Let's consider a multiple linear regression formula:

$ hat{y} = beta_0 + beta_1 hat{x}_1 + beta_2 hat{x}_2 $ (1)

which produces adjusted $R^2 = r_1$.

Now I want to add to one predictor to the (1) which turns into:

$ hat{y} = beta_0 + beta_1 hat{x}_1 + beta_2 hat{x}_2 + beta_3 hat{x}_3 $ (2)

which produces adjusted $R^2 = r_2$.

If the data fed into (1) and (2) are exactly the same, is there any way to explain $r_2 < r_1$ apart from a code bug?

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#### Best Answer

Yes, it's definitely possible for adjusted $R^2$ to decrease when you add parameters.

Ordinary $R^2$ can't decrease, but adjusted-$R^2$ certainly can. We can write the relationship between the two like so:

$R_{adj}^2 = R^2-(1-R^2)frac{p}{n-p-1}$

Note that both terms in the product $(1-R^2)cdotfrac{p}{n-p-1}$ are positive (unless $R^2=1$), so if $R^2<1$, $R_{adj}^2 < R^2$.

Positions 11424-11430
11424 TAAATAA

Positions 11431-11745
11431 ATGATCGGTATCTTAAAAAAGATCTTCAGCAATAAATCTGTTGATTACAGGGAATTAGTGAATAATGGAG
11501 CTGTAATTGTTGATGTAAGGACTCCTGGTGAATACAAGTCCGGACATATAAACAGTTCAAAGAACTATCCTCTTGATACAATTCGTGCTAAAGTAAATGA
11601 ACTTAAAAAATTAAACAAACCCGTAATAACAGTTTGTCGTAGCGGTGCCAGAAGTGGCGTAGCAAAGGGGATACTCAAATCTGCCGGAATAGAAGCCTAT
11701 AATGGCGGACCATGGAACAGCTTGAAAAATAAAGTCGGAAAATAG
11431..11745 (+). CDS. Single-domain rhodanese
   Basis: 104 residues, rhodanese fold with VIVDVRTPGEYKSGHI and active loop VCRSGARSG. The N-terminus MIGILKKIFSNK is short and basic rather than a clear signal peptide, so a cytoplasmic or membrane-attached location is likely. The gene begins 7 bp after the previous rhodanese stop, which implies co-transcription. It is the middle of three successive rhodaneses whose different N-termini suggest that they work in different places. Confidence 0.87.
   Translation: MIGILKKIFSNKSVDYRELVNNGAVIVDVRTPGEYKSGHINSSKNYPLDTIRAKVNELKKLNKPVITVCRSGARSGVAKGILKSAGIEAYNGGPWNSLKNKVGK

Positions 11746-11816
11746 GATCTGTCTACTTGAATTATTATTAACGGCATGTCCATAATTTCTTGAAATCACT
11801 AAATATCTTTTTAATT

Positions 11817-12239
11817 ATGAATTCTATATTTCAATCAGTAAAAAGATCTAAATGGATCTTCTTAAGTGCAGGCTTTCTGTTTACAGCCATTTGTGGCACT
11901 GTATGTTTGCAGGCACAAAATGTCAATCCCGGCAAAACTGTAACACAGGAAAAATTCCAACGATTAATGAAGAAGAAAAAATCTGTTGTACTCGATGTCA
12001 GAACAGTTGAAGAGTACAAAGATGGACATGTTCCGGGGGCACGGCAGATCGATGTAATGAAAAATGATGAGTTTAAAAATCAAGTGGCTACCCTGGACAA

If $R^2<frac{p}{n-1}$, then adjusted-$R^2$ will be negative.

$R_{adj}^2$ will decrease if the $R^2$ for a model with an additional term if the second model's $R^2$ didn't increase from that for the first model by at least as much as would be expected for an unrelated variable.

We can see this happen quite easily: I just generated three unrelated variables in R (via)

`x1=rnorm(20);x2=rnorm(20);y=rnorm(20)`

If we fit a linear regression with just the first $x$ (

`lm(y~x1)`

), the adjusted $R^2$ is smaller than with the null model (which is 0):

`Multiple R-squared: 0.0007048, Adjusted R-squared: -0.05481`

If we fit both independent variables (

`lm(y~x1+x2)`

), the adjusted $R^2$ goes down again (and the $R^2$ – necessarily – goes up):

`Multiple R-squared: 0.00199, Adjusted R-squared: -0.1154`

For adjusted $R^2$ to increase, its addition has to explain more additional variation in the data than would be expected from an unrelated variable; it's possible for an unrelated variable to add less than it would be expected to, just by chance.

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